I want to describe the Bridge for you. It stretches from heaven to earth by reason of my having joined myself with your humanity which I formed in the earth’s clay. This bridge has three stairs. Two of them were built by my Son on the wood of the most holy cross, and the third even as he tasted the bitterness of the gall and vinegar they gave him to drink. You will recognize in these three stairs three spiritual stages.
The resurrection of the Lord was truly the resurrection of a real body, because no other person was raised than he who had been crucified and died. What else was accomplished during that interval of forty days than to make our faith entire and clear of all darkness? For a while, he spoke with his disciples and remained with them, ate with them and allowed himself to be felt with careful and inquisitive touch by those who were under the influence of doubt.
The Resurrection of Christ could not be seen by man, for it was a resurrection into a world which no human senses could follow it. There are many powers in nature to which we can have no immediate outer testimony. We know their existence by their results. So it is with the Resurrection of Jesus Christ. We experience its power because He went into a world beyond our natural gaze. He has entered upon the exercise of powers whose influence we acknowledge, and from whose control none can escape.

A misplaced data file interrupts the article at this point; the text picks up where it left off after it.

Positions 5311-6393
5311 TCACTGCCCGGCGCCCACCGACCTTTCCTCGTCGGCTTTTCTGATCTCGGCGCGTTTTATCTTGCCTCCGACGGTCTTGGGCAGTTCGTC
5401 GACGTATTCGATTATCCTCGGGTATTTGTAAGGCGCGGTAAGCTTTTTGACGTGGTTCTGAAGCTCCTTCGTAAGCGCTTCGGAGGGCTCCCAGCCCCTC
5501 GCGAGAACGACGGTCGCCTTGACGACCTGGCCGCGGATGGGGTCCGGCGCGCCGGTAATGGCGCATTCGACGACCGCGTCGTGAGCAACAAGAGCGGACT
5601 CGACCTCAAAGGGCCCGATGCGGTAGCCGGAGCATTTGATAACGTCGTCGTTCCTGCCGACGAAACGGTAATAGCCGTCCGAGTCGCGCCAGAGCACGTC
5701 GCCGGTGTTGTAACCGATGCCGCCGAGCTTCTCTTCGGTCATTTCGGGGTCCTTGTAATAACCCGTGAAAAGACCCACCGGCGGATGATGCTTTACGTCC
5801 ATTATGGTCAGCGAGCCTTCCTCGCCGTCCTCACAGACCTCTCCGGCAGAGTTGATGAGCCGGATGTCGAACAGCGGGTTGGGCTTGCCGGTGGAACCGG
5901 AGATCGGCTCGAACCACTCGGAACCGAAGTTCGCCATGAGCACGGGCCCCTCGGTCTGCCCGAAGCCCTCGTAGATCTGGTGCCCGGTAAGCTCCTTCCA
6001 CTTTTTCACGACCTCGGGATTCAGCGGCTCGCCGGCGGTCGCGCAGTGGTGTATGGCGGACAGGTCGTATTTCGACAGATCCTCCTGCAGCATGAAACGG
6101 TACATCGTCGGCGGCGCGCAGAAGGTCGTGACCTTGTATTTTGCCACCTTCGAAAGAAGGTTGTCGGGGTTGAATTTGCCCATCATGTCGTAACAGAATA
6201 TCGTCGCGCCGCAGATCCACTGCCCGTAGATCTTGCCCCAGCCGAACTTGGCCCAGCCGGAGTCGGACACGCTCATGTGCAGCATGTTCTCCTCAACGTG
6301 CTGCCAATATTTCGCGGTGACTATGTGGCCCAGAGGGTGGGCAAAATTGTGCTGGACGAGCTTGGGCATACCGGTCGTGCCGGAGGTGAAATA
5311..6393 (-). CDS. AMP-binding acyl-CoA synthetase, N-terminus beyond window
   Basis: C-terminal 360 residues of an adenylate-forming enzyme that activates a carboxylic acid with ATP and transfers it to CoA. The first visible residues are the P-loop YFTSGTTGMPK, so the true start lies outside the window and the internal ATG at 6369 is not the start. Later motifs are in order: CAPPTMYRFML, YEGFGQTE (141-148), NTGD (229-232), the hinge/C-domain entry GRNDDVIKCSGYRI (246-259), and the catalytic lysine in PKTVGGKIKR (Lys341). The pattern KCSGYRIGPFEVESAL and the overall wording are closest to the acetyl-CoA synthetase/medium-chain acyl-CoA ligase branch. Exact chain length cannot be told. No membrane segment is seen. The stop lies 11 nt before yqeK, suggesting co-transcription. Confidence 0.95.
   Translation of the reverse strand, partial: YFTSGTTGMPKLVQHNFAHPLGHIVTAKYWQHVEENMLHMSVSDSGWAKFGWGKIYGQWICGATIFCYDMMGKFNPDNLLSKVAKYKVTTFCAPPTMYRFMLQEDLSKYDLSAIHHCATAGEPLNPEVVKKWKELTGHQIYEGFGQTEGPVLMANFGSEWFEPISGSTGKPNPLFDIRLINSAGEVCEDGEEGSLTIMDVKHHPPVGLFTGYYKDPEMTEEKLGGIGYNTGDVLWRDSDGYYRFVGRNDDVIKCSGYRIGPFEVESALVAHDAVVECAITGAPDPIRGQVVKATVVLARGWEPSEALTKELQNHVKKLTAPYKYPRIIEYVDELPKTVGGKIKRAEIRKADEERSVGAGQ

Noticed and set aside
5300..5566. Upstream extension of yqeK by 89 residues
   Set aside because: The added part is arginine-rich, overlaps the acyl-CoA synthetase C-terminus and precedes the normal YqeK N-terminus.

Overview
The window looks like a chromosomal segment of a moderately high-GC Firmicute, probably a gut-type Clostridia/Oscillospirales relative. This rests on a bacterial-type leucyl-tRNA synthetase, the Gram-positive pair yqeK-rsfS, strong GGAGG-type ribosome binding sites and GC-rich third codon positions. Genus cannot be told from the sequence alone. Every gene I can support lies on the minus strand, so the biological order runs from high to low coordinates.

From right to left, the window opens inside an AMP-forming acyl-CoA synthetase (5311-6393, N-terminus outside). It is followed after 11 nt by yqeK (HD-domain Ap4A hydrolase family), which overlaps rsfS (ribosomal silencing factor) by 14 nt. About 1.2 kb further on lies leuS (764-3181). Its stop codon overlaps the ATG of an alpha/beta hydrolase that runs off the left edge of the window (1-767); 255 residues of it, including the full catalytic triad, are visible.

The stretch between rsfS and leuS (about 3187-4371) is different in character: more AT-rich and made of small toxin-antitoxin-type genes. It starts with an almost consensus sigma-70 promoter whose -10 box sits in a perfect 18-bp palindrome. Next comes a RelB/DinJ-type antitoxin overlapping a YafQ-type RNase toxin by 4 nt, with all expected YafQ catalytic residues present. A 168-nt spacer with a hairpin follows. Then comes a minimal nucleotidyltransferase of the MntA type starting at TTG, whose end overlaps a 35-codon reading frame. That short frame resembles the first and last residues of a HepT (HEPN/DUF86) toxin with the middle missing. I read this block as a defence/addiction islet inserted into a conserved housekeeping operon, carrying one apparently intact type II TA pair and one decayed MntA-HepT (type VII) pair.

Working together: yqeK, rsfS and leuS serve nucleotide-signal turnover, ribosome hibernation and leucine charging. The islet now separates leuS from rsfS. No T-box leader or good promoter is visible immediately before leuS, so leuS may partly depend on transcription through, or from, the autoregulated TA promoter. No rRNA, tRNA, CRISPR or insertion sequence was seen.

Alleluia! Praise the Lord. The Lord has done great things for us. I would like to make some very simple remarks about the Resurrection. This is at the centre of our faith: without resurrection, our faith is vain. If we have believed for this life only, we are the most wretched of men. But what is the Resurrection for me?
Christ is risen! He has burst open the gates of hell and let the dead go free; he has renewed the earth through the members of his Church now born again in baptism, and has made it blossom afresh with men brought back to life. His Holy Spirit has unlocked the doors of heaven,
The Episcopal Café seeks to be an independent voice, reporting and reflecting on the Episcopal Church and the Anglican tradition. The Café is not a platform of advocacy, but it does aim to tell the story of the church from the perspective of Progressive Christianity. Our collective sympathy, as the Café, lies with the project of widening the circle of inclusion within the church and empowering all the baptized for the role to which they have been called as followers of Christ.
The opinions expressed at the Café are those of individual contributors, and, unless otherwise noted, should not be interpreted as official statements of a parish, diocese or other organization. The art and articles that appear here remain the property of their creators.
All Content © 2017 Episcopal Café